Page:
“Though alcohol will likely always be a factor, the ad industry can do more to make sure that it’s not at the core of building a company culture
of employee connectivity,” she said.

From engaging discussions during the day to exciting musical performances at night, Spotify Advertising brought the heat to the Croisette. Take our word for it: Our trip back to France was a hit. And before we bid au revoir, we want to relive all the festivities.

Peter Girardi, Hasan Minhaj, Winston Duke and Dawn Ostroff sit outside on a stage in front of a spotify logo. they are having a conversation.
Photo credit: David M. Benett/Dave Benett/Getty Images

Tune in to Gen Z’s listening habits

Spotify – On Monday, Spotify’s Global Head of Public Affairs, Dustee Jenkins, moderated the panel “Who is Gen Z Really?” with Teenager Therapy cohosts Kayla Suarez and Thomas Pham and JUV Consulting Founder and CEO Ziad Ahmed. Collectively, they unpacked findings from Spotify’s annual Culture Next report and focused on how Gen Z is listening and creating on Spotify as they navigate early adulthood—and what this means for brands trying to reach them. Here are some highlights from the panel.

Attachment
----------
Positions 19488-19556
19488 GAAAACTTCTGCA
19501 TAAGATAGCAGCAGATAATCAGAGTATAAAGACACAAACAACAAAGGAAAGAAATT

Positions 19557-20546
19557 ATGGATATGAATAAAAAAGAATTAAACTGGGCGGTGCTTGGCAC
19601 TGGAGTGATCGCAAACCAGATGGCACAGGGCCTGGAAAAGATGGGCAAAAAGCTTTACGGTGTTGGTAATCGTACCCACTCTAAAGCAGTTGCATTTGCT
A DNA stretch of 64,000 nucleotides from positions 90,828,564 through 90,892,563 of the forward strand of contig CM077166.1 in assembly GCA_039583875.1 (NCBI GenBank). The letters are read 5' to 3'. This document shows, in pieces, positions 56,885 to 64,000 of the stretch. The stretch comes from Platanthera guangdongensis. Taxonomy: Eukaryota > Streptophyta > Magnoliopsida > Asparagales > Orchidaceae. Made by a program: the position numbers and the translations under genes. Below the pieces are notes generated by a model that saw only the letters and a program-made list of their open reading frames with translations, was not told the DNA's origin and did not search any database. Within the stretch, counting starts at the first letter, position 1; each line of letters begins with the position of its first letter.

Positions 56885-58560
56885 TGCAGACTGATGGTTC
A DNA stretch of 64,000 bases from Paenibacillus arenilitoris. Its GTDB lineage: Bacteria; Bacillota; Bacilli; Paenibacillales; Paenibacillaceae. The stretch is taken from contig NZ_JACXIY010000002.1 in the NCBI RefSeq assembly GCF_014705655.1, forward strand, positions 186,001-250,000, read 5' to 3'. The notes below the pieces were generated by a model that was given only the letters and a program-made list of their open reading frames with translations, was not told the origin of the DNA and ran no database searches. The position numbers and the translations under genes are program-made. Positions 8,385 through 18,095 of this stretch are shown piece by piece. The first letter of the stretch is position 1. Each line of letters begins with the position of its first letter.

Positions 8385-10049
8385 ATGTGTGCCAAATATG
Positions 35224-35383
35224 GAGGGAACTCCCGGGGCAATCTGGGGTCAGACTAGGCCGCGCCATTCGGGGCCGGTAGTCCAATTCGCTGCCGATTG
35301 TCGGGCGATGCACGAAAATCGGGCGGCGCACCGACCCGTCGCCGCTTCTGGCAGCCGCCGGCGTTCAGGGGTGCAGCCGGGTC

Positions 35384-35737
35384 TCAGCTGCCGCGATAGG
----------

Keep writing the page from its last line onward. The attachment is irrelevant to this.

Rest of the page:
Four guests sit on an outdoor stage conducting a panel
(L to R) Thomas Pham, Kayla Suarez, Ziad Ahmed, and Dustee Jenkins. Photo credit: Dave Benett/Getty Images

“With Gen Z, we want brands to be authentic and honest about their values and their fallbacks too. Gen Z can see if they’re trying too hard or being fake. And that doesn’t mean perfect. We aren’t perfect either, but you have to tell the truth. It goes a long way with building a foundation of trust and honesty.” – Kayla Suarez

“Brands talk for Gen Z. . . . I think the best way to get young people onboard is to include them in the conversation and let them have influence.” – Thomas Pham

“Mental health being top genre for Gen Z—it doesn’t blow my mind. It is surprising to me to meet a Gen Zer who self-identifies as happy. Especially coming out of the pandemic. Am I happy? Am I fulfilled? A lot of people came out of this with really mixed conclusions, and we had nowhere to turn for the next step . . . platforms like Spotify help us feel heard, seen, and inspired.” – Ziad Ahmed

Ziad Ahmen sitting on an outdoor stage for a panell
Ziad Ahmed. Photo Credit: Dave Benett/Getty Images